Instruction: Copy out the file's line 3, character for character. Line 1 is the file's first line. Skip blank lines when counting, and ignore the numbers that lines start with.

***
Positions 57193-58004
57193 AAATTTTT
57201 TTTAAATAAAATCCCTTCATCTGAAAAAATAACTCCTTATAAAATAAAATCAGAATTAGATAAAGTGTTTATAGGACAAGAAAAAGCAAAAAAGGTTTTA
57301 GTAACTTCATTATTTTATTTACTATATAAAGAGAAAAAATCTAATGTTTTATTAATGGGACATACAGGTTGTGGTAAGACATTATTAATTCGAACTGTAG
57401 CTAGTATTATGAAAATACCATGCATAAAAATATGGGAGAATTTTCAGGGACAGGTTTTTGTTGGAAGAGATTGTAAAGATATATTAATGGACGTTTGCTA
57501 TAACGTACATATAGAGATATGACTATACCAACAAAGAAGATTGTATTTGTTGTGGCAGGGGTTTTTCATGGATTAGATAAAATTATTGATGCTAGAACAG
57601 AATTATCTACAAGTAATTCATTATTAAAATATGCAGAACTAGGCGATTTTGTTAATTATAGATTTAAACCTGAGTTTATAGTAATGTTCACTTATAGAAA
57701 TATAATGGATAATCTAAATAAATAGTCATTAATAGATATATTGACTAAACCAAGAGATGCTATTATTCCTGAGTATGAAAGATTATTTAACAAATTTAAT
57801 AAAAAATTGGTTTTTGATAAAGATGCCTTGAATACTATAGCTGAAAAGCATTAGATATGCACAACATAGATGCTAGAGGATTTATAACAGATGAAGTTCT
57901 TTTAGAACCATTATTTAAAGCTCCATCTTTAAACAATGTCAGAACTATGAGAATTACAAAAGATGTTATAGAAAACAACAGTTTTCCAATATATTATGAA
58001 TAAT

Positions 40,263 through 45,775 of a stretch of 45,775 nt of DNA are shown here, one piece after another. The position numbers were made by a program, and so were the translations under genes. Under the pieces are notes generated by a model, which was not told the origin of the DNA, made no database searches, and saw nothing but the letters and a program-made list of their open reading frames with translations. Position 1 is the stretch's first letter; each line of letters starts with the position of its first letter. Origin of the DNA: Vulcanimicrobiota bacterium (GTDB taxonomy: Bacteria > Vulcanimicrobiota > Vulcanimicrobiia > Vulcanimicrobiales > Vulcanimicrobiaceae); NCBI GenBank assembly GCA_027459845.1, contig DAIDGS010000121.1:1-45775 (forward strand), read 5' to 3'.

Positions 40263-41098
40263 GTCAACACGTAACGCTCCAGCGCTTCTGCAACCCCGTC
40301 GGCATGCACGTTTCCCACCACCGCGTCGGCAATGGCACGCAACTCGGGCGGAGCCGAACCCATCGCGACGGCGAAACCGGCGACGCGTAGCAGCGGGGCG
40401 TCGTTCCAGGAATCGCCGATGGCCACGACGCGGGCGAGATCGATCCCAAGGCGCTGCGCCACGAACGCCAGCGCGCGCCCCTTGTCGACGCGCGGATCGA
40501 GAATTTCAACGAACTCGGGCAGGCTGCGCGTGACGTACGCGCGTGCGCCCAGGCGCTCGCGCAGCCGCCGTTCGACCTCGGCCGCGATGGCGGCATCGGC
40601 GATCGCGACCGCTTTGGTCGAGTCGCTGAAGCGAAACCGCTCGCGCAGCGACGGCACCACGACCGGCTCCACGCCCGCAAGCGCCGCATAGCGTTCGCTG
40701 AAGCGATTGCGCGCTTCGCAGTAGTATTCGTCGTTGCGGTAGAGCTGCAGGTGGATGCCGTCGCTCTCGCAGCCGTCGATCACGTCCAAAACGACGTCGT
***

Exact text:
57201 TTTAAATAAAATCCCTTCATCTGAAAAAATAACTCCTTATAAAATAAAATCAGAATTAGATAAAGTGTTTATAGGACAAGAAAAAGCAAAAAAGGTTTTA